Anderson: What’s the alternative?
Musk: It’s similar to the way that most airplanes are made: The stiffness is provided by ribs and hoops that are added on.
Anderson: It’s basically aluminum origami—you’re cutting very precise grooves into it so it folds together into a stiff shape.
Musk: But there’s a catch, because you can’t rivet a rocket like you can an airplane. The pressure differential of an airplane—the difference between the internal and external pressure during flight—is perhaps 7 to 10 psi. But in the case of a rocket, it’s likely to be 80 psi. It’s a lot harder for rivets to withstand that pressure with no leaks.
Musk: So the approach used for aircraft is not exactly feasible for rockets. But there’s another way to do it, which is to use an advanced welding technology called stir welding. Instead of riveting the ribs and hoops, you use a special machine that softens the metal on both sides of the joint without penetrating it or melting it. Unlike traditional welding, which melts and potentially compromises some metals, this process works well with high-strength aluminum alloys. You wind up with a stiffer, lighter structure than was possible before. And your material loss is maybe 10 percent, just for trimming the edges. Instead of a ratio of purchased to flown material—what they call the “buy to fly” ratio—of maybe 10 to 20, you have a ratio of 1.1, 1.2 tops.
Anderson: Wow. Why can you tell us about that?
Musk: The reason I can talk about it is that nobody else knows how to build a rocket this way. [Laughs.]
Anderson: Let’s talk about where all this is headed. You’ve brought the cost of rocket launches down by a factor of 10. Suppose you can bring it down even more. How does that change the game? It seems like when you radically reduce the price, you can discover a whole new market. It’s a form of exploration in itself.
Anderson: What glimpses of that new market have you seen?
Musk: A huge one is satellites. There are a lot of applications for satellites that suddenly begin to make sense if the transportation costs are low: more telecommunications, more broadcast, better weather mapping, more science experiments.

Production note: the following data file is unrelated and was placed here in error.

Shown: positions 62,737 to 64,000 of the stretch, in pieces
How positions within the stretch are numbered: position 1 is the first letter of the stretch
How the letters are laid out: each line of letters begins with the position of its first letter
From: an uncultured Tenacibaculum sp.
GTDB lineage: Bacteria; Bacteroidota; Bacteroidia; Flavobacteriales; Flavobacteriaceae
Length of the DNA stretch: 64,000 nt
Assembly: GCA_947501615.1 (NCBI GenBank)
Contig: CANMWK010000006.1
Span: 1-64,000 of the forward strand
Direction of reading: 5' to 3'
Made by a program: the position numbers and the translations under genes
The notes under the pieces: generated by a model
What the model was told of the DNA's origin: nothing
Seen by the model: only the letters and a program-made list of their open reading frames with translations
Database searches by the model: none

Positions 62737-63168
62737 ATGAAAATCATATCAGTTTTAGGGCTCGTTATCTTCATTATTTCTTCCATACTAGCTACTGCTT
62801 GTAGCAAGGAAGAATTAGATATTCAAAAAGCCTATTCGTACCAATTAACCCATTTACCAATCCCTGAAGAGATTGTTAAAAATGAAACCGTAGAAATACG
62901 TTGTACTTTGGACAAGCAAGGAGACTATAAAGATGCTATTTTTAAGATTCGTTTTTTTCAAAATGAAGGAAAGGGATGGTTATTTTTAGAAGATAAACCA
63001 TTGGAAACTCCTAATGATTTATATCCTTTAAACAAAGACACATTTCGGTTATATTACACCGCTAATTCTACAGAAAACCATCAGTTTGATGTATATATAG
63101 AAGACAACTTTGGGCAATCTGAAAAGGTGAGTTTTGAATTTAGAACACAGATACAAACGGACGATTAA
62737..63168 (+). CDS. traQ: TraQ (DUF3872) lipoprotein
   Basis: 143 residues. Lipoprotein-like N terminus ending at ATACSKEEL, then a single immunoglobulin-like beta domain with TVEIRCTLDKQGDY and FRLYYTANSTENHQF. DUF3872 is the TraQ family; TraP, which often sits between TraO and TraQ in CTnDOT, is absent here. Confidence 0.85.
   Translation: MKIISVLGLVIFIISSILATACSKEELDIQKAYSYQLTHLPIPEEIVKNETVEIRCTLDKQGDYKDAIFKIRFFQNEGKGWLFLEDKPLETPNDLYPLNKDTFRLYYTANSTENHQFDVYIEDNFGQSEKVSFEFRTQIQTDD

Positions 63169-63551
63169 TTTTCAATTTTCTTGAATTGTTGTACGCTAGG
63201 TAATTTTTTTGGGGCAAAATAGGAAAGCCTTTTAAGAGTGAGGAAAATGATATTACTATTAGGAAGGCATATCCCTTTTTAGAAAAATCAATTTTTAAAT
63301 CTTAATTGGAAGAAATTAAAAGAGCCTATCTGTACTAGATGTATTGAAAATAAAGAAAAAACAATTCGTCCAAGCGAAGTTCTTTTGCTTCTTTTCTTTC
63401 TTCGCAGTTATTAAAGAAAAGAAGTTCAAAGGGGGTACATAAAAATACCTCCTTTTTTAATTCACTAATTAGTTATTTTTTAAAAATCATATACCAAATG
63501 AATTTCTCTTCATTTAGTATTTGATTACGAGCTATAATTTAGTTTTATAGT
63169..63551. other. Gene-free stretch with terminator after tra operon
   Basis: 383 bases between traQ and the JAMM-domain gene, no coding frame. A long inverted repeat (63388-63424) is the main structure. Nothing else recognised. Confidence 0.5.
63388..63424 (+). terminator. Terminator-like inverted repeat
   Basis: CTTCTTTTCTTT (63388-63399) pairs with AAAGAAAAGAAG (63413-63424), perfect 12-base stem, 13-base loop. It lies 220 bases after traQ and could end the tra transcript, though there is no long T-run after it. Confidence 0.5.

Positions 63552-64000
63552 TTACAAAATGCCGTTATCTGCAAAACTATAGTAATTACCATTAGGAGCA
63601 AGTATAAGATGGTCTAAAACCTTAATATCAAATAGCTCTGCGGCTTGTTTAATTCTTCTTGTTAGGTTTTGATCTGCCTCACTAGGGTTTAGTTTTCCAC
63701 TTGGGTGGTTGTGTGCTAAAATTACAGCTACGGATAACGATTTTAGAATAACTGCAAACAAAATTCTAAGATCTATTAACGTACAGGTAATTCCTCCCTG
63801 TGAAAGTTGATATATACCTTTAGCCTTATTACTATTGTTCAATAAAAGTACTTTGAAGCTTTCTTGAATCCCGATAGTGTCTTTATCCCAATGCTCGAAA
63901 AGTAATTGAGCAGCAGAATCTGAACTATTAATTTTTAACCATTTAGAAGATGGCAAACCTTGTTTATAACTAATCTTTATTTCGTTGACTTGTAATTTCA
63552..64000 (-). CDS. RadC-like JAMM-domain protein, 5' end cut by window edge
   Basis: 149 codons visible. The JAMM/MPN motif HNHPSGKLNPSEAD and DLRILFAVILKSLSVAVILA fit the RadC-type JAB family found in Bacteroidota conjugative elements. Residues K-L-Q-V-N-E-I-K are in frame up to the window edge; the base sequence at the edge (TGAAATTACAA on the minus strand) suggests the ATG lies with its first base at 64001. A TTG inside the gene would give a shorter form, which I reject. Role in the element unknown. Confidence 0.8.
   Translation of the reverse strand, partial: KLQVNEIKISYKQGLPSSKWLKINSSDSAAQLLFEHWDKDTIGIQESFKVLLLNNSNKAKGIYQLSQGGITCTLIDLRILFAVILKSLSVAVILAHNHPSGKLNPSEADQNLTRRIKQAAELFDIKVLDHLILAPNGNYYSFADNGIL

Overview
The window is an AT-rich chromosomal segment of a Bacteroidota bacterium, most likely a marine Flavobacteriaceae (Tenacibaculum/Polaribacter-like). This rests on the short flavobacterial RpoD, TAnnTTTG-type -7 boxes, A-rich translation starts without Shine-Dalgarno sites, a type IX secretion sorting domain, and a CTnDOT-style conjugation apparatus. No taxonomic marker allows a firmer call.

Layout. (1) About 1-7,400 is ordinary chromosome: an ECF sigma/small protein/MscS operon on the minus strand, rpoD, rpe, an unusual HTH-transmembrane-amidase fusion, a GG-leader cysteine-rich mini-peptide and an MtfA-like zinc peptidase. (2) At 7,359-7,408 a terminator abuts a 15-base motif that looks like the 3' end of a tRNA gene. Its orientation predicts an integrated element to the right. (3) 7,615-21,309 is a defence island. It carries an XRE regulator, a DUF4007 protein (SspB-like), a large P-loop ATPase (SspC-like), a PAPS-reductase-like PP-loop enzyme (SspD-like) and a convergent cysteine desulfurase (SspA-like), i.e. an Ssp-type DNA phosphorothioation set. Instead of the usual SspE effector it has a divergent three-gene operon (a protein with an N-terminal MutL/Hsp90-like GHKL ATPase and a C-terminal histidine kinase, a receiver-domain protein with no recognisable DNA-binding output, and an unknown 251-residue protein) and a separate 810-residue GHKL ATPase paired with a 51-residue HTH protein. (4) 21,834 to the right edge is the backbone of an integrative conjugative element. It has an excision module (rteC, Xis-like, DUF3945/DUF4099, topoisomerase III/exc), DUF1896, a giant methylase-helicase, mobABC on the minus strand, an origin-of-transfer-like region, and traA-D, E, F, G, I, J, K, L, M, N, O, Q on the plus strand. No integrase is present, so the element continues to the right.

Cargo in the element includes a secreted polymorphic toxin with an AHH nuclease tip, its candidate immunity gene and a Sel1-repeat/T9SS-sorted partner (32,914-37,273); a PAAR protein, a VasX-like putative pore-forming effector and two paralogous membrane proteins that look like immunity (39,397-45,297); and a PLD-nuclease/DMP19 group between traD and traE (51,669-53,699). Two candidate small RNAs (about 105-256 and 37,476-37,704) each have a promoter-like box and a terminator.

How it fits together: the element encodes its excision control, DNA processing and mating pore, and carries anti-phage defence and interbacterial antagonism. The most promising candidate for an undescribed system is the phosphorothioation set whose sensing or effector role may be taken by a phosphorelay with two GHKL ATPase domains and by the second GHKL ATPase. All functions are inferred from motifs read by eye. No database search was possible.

Anderson: So traditional satellite markets—but more of them, and cheaper.
Musk: There’s also likely to be a lot more private spaceflight.
Anderson: By that you mean tourism.
Musk: Yeah, but I think tourism is too pejorative a word. You could argue that much of our government spaceflight has been tourism. But the main thing—the goal I still believe in for the long term—is to make life multi-planetary.
Anderson: And Dragon, the spacecraft you berthed with the ISS in May, has features that might eventually prepare it for a manned Mars mission.
Musk: Eventually, yes. The thrusters on Dragon are sized so they’ll be able to do launch escape—which means being able to move away from the rocket at a force of approximately 6 g’s. That same thrust level happens to be kind of a good number for supersonic retro-propulsion for landing on Mars.
Anderson: Could you have sent Dragon to Mars instead of the ISS?
Musk: Well, it would have gone very slowly—and when it arrived, it couldn’t have landed. It would have made a crater.
Anderson: The issue is stopping once you get there.
Musk: Version two of Dragon, which should be ready in three years, should be able to do it. But really, if humanity is to become multi-planetary, the fundamental breakthrough that needs to occur in rocketry is a rapidly and completely reusable rocket. In the absence of that, space transportation will remain two orders of magnitude more expensive than it should be.
Musk: Imagine if you had to have a new plane for every flight. Very few people would fly.
Anderson: Isn’t the fuel a huge portion of the expense?
Musk: The cost of the propellant on Falcon 9 is only about 0.3 percent of the total price. So if the vehicle costs $60 million, the propellant is maybe a couple hundred thousand dollars. That’s with rocket propellant-grade jet fuel, which is three times the cost of normal jet fuel. That’s using helium as a pressurant, which is a very expensive pressurant. A next-generation rocket could use cheaper fuel and also be fully reusable.
Anderson: Are you making an announcement right now?
Musk: I hope we might unveil an architecture for that next year. I’d like to emphasize this is an aspiration for SpaceX—I’m not saying that we will do it. But I believe it can be done. And I believe that achieving it would be on a par with what the Wright brothers did. It’s the fundamental thing that’s necessary for humanity to become a space-faring civilization. America would never have been colonized if ships weren’t reusable.
Anderson: Wasn’t the space shuttle reusable?
Musk: A lot of people think it was reusable—but the main tank was thrown away every time. Even the parts that did come back were so difficult to refurbish that the shuttle cost four times more than an expendable rocket of equivalent payload capability.
Anderson: It’s like sending Columbus’ ships out and bringing the lifeboat back.
Musk: We’ve begun testing reusability with something called the Grasshopper Project, which is a Falcon 9 first stage with landing gear that can take off and land vertically.
Anderson: A huge rocket, landing on its feet? Holy shit.
Musk: Yeah, holy shit. The stages go to orbit, then the first stage turns around, restarts the engines, boosts back to the launch site, reorients, deploys landing gear, and lands vertically.
Anderson: It’s like something out of a movie or my old Tintin books. It’s the way space was supposed to be.
Musk: Exactly. END